Postscript is Cameron Kunzelman's weekly column about endings, apocalypses, deaths, bosses, and all sorts of other finalities.
I knew that I had to play The Sims 4 when I saw the cat escape his house prison on a roomba. This is it, I thought. This is the real simulation that I’ve been missing all of these years.
I’m no novice when it comes to The Sims franchise. I played the first game (and its Livin’ Large expansion) when they were released, and I dug into The Sims 3’s extensive expansion packs toward the end of that game’s lifespan. I have taken simulated people from the lowest to the highest station; I have seen them live, die, and live again in the strangest circumstances and weirdest interactions between game systems. There are few surprises left for me in the lives of these simulated beings.
And yet that damn cat on a roomba brought me back. Every time I try to get out, a cat and a robot drag me back in. As I perused the available content packs for the game, some of which add those adorable pets and others which infest your world with vampires, I came to a weird realization: I’ve been here before.
This is how I play the various versions of The Sims: I create a single male Sim. He lives the bachelor life for a while, and I try to take him from unemployed to the master of his chosen profession. Along that route, I give him some interests. He might become an artist or a writer. He’ll try to be buff. He’ll buy wall art, and eventually, with enough grit and serious effort at work, he’ll be able to buy a dishwasher for his home.
Along the way, the bare drywall interiors of his home will get painted in glorious colors. The house itself will transform, too, from a bare-bones utilitarian nightmare to a middle-class experimental structure to a full-fledged wealth nightmare chock full of garbage objects that no one needs to own (like, I don’t know, a globe or dozens of pink flamingo lawn statues).
The Sims is just a simulation of consumption. You work to buy things to expand your influence in the world. You can be the owner of a restaurant, you can invest in properties, and you can create a vast network of friends who you can summon for expensive events at gyms, museums, and clubs around your neighborhood. And I don’t think that any of this is surprising to anyone who is reading this. This is the way the game is played. It’s all there is to do in the universe of The Sims. You buy things, you grow the world of your sims, and then they pass away into the nothing. In the past, that was enough for me.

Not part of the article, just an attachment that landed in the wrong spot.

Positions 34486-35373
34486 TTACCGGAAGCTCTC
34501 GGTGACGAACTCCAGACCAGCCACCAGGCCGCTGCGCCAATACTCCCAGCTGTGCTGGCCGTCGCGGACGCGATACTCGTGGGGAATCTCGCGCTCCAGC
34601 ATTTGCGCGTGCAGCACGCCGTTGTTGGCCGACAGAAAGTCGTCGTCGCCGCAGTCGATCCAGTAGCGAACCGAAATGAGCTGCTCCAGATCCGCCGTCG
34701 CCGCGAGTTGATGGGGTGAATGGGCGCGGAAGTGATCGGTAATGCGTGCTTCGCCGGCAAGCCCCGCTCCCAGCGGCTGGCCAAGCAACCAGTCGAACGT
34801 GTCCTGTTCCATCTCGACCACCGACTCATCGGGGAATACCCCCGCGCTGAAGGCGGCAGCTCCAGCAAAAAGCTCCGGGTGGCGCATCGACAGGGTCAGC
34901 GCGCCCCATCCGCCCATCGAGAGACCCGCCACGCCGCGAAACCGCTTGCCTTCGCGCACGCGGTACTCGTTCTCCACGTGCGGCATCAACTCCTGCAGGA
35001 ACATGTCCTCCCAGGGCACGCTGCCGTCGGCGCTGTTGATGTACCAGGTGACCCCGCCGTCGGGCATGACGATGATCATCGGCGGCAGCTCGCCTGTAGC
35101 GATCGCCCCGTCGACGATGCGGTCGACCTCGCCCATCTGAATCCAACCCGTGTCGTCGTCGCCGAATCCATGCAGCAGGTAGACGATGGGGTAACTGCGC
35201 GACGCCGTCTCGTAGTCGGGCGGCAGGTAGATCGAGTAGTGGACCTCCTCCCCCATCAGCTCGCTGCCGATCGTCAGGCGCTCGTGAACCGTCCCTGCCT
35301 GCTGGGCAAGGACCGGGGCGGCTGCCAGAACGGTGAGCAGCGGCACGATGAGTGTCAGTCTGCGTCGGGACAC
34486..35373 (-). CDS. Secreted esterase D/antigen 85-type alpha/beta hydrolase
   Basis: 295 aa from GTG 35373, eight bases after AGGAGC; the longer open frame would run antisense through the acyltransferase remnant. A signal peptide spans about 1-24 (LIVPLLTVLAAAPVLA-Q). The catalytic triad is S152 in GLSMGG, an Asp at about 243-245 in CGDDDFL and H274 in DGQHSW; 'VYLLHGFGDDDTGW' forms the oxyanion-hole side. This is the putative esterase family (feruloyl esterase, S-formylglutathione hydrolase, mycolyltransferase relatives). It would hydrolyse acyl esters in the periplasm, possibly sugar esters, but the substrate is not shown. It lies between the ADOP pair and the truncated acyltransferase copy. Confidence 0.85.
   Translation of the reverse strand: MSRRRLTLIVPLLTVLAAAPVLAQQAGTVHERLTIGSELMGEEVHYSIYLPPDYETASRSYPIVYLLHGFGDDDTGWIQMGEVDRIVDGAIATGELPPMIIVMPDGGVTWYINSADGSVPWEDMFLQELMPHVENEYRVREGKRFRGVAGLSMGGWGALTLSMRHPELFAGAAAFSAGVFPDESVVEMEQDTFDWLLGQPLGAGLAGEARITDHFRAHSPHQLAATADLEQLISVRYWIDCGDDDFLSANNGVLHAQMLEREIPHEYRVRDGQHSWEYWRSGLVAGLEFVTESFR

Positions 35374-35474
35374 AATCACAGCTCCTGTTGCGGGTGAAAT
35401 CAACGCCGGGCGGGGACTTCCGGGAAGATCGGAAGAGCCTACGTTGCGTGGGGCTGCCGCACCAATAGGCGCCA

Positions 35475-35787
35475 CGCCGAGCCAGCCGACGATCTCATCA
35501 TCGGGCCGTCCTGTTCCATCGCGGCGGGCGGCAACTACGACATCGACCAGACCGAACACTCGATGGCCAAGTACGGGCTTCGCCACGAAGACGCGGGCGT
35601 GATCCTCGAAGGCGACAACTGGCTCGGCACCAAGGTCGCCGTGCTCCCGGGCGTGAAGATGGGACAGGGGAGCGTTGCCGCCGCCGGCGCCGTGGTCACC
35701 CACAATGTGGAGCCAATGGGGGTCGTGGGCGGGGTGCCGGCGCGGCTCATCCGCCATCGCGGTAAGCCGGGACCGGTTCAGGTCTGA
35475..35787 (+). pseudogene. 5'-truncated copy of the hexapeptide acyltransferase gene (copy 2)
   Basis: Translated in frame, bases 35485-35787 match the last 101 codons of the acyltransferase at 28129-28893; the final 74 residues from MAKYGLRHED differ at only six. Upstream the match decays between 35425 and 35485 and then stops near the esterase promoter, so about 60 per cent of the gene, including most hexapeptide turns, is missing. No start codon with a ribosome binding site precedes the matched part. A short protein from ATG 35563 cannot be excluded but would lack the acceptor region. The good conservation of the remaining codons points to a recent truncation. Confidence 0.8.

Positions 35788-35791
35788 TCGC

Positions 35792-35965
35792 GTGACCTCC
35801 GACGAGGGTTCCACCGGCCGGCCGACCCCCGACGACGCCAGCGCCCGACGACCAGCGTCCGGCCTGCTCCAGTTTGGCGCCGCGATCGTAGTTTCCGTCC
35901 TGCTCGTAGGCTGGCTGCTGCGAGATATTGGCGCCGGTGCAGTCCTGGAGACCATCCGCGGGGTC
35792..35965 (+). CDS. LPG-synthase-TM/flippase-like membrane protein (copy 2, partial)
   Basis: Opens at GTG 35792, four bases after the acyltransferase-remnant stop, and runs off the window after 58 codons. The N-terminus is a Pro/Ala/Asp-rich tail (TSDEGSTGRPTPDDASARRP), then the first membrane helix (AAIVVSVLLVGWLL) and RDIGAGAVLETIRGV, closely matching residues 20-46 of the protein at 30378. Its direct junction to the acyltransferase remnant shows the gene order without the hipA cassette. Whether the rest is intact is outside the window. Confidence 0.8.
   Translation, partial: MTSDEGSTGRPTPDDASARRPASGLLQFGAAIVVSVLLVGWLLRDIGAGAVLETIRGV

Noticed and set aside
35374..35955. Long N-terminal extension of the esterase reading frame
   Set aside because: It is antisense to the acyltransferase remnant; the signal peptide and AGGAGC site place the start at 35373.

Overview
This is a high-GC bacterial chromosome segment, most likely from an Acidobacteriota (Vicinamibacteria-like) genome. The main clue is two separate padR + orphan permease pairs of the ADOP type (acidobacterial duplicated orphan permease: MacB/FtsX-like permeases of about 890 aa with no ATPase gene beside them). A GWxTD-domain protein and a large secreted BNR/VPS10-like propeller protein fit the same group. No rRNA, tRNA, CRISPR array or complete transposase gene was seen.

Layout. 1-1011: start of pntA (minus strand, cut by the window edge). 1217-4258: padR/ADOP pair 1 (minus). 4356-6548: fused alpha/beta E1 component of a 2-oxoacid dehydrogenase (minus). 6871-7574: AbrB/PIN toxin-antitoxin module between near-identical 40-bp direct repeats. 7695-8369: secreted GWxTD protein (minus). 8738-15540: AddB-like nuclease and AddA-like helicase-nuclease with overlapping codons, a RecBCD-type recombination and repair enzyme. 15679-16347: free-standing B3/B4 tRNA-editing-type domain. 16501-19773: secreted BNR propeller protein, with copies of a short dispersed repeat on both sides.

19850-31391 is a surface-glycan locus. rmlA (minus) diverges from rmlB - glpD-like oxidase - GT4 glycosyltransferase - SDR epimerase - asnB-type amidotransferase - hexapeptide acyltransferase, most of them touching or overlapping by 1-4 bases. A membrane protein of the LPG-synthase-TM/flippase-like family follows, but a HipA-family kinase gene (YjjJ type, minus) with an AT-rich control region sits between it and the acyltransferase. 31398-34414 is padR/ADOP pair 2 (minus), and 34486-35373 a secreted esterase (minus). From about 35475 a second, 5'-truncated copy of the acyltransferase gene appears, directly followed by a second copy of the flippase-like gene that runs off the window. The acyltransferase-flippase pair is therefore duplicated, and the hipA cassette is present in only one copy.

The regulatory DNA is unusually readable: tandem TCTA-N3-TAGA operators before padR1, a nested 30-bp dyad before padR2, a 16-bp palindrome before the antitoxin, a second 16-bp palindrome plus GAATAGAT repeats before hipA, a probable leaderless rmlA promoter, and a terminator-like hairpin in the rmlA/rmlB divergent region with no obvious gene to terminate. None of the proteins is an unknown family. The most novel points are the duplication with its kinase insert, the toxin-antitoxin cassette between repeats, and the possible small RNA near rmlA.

My “standard game” of The Sims 4 went normally for the most part. I moved into a blank lot, created my little house, and began my slow crawl up the ladder. My sim talked to his neighbor; they eventually entered into a relationship. They moved in together. They got married. They tried for a baby. The very next morning, while my sim was still asleep, she stood up from the bed and went to the kitchen. She wanted French toast. The stovetop caught fire as she was flipping the delicious slices, and the fire spread quickly. My sim panicked; he couldn’t manage to extinguish the fire fast enough. She died there in the kitchen, the victim of an alliance between breakfast and faulty wiring, and as she collapsed her last thoughts were of her career as an astronaut.
It’s a tragic story. It’s also a story that I have experienced a dozen times before in the various iterations of The Sims game. This dynamic, sad narrative is one that could be in the original game or any of the sequels. In my disappointment and sadness over the death of this sim that I had grown to really like, I caught myself wondering if there was a content pack for The Sims 4 that might make this kind of tragedy more interesting.
The Sims 4 has four major expansion packs and more than a dozen “game packs” and “stuff packs.” The expansions add bigger, more interesting things (like pets), and the others tend to augment or simply add more customization options to the things that are already implemented (like more restaurants or clothes for toddlers). While The Sims might encourage you to think about all of the options that you have inside of the content that I already own, it is the specter of these content packs that animates a lot of how I have been playing The Sims 4.
What it be like if there were vampires in my game? I wonder. This game has me caught in a vice between two feelings: One is that this is the same damn game I have been playing for fifteen years; the other is that this game could be fundamentally different if I spent a little more money on it.
I’m not often lured by loot crates or boxes of in-game items. As far as I know, the only time I have ever spent money to unlock items in a game was earlier this year when PUBG allowed you to get items inspired by Battle Royale for a short time. But I am infinitely lured by my own speculation that The Sims might turn a corner into a truly new type of game if I spend $15 on a pack of new content.
My fantasy that the monotony of sim life might be broken if I spend a little more money is a recreation of how we’re intended to play these games. In the game, I buy marginal upgrades for my shower so that my sim’s life gets marginally better, but it never really changes. The same thing can be said for me, and it’s been this way for half of my life. And yet here I am, again, eyeing the sales that accompany all of The Sims on this week of sales and mass consumption.
The horrible thing, I think, is that I can see it and I don’t care. I’m going to buy that vampire pack. I’m going to get a pack of new jobs for my sims. I’ll play the game the same way, again, and hope that it changes totally. Maybe French toast won’t be the killer this time; maybe things will be completely different once I throw more money into the game. And yet, in my heart, I know that’s not the case.
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